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Martin James award-winning fisherman consultant,broadcaster,writer


My Rivers Were Not Worth Fishing So I went To The Coast

In my opinion I feel we shouldn't be fishing the local rivers the Ribble, Calder and Aire under the present conditions, all three rivers are looking horrid, and I must congratulate RMC Fisheries on closing some of their fisheries until conditions improve. I would like to see more fisheries do so. With high water temperatures low oxygen content I didn't want to cause further distress to the fish by catching them. For some time I have wanted to visit the coast to fish for mullet and bass, when my friend George called me to ask if I wanted to fish for the mullet at Fleetwood on the Fylde coast. I immediately said yes. With a cloudy sky and light winds, I though the chances of success were quite good. I used an 11 foot light Avon action rod, Mitchell 300 reel, 3lb breaking strain line with a size 14 hook and a red tipped waggler float taking 3 bb shot. Bait was breadflake. I started off by feeding pigeon egg size balls of breadcrumb. I suppose I fed a ball of bread feed every five or six minutes with a light scattering of floating bits of bread about the size of a five pence piece. After about an hour I spotted the odd fish starting to swirl at pieces of floating bread. Occasionally a fish would suck down a piece of crust or floating flake. It was time to put a hook into a bit of bread. I set the float at two feet with the shot bunched under the float. I just nicked the hook into the edge of the bait which would allow the bait to sink very slowly in a swaying motion. For about fifteen minutes I had a few bobs on the float and one fish decided to prod the float. Suddenly the float bobbed, then moved across the surface before submerging, so reminiscent to a tench bite. The strike connected with a good fish which put up a good fight for several minutes. As I played the fish I noticed another fish following its every move. Finally it was ready for netting a nice fish of 4lbs 2 ounces which was quickly returned swimming off strongly.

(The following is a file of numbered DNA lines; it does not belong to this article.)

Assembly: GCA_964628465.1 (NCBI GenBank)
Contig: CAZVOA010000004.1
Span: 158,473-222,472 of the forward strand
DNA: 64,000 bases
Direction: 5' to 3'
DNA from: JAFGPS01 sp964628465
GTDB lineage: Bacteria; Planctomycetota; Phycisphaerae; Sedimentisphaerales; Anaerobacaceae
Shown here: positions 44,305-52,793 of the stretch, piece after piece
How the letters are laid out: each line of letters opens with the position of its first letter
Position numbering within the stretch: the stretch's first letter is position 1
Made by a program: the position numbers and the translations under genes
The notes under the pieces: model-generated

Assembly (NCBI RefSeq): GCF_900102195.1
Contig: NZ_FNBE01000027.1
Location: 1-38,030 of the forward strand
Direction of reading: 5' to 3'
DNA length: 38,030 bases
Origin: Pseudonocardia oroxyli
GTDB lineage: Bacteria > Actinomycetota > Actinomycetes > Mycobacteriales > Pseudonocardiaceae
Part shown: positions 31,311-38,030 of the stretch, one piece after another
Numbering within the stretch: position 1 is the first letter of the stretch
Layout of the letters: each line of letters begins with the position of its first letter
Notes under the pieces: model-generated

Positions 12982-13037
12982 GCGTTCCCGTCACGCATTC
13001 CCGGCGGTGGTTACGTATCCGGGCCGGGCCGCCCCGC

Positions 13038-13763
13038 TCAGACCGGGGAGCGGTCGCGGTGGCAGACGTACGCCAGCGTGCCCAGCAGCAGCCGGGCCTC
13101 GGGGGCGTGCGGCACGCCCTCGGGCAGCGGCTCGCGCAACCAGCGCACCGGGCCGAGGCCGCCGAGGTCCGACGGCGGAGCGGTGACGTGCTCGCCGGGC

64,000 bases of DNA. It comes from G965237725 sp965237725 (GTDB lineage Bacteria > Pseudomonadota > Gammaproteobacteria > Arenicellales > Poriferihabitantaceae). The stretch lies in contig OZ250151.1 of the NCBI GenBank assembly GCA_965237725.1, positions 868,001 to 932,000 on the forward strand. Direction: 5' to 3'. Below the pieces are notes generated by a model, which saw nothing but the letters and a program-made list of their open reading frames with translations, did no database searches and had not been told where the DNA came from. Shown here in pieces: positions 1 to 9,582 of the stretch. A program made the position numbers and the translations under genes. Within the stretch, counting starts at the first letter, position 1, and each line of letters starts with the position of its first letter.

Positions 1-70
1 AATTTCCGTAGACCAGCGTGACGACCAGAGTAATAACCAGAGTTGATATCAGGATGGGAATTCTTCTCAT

I probably spent about forty minutes in trying to get the fish back and feeding, but eventually they did. Seeing several fish swirling at bits of floating bread, I baited with a piece of breadflake. Within five minutes of casting out, the float bobbed twice then submerged. The strike connected with another hard fighting fish, several times line was taking off the reel as the fish fought for its freedom. I suppose it was several minutes before George was able to net a very good fish. In fact it was a super fish which when weighed pulled the scale needle round to 6lbs. After a couple of quick pictures it was released to fight another day. It would give another angler the chance to catch a hard fighting fish. These fish are a truly wild fish with no names and probably never been hooked before. If you want a challenge, why not target the mullet? Its certainly a great quarry for the freshwater angler. See picture for 6lb mullet

Martin James Fishing